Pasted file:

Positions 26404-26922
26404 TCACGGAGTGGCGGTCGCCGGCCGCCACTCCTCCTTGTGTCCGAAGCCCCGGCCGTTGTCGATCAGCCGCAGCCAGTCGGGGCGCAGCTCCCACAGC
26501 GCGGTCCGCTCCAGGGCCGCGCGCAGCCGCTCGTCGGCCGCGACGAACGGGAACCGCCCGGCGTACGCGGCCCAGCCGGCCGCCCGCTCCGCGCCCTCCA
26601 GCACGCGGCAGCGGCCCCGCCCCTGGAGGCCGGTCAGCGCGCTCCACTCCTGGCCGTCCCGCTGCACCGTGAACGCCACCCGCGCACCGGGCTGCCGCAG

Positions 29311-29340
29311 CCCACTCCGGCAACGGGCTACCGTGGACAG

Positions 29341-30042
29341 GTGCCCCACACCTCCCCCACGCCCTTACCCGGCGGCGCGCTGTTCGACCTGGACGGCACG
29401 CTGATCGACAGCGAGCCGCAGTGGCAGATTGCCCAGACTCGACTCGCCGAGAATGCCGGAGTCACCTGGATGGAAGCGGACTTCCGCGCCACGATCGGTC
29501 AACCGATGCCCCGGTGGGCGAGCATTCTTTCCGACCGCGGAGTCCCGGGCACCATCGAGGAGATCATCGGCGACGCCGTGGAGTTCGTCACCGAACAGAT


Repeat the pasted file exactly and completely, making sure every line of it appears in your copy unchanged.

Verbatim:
Positions 26404-26922
26404 TCACGGAGTGGCGGTCGCCGGCCGCCACTCCTCCTTGTGTCCGAAGCCCCGGCCGTTGTCGATCAGCCGCAGCCAGTCGGGGCGCAGCTCCCACAGC
26501 GCGGTCCGCTCCAGGGCCGCGCGCAGCCGCTCGTCGGCCGCGACGAACGGGAACCGCCCGGCGTACGCGGCCCAGCCGGCCGCCCGCTCCGCGCCCTCCA
26601 GCACGCGGCAGCGGCCCCGCCCCTGGAGGCCGGTCAGCGCGCTCCACTCCTGGCCGTCCCGCTGCACCGTGAACGCCACCCGCGCACCGGGCTGCCGCAG

Positions 29311-29340
29311 CCCACTCCGGCAACGGGCTACCGTGGACAG

Positions 29341-30042
29341 GTGCCCCACACCTCCCCCACGCCCTTACCCGGCGGCGCGCTGTTCGACCTGGACGGCACG
29401 CTGATCGACAGCGAGCCGCAGTGGCAGATTGCCCAGACTCGACTCGCCGAGAATGCCGGAGTCACCTGGATGGAAGCGGACTTCCGCGCCACGATCGGTC
29501 AACCGATGCCCCGGTGGGCGAGCATTCTTTCCGACCGCGGAGTCCCGGGCACCATCGAGGAGATCATCGGCGACGCCGTGGAGTTCGTCACCGAACAGAT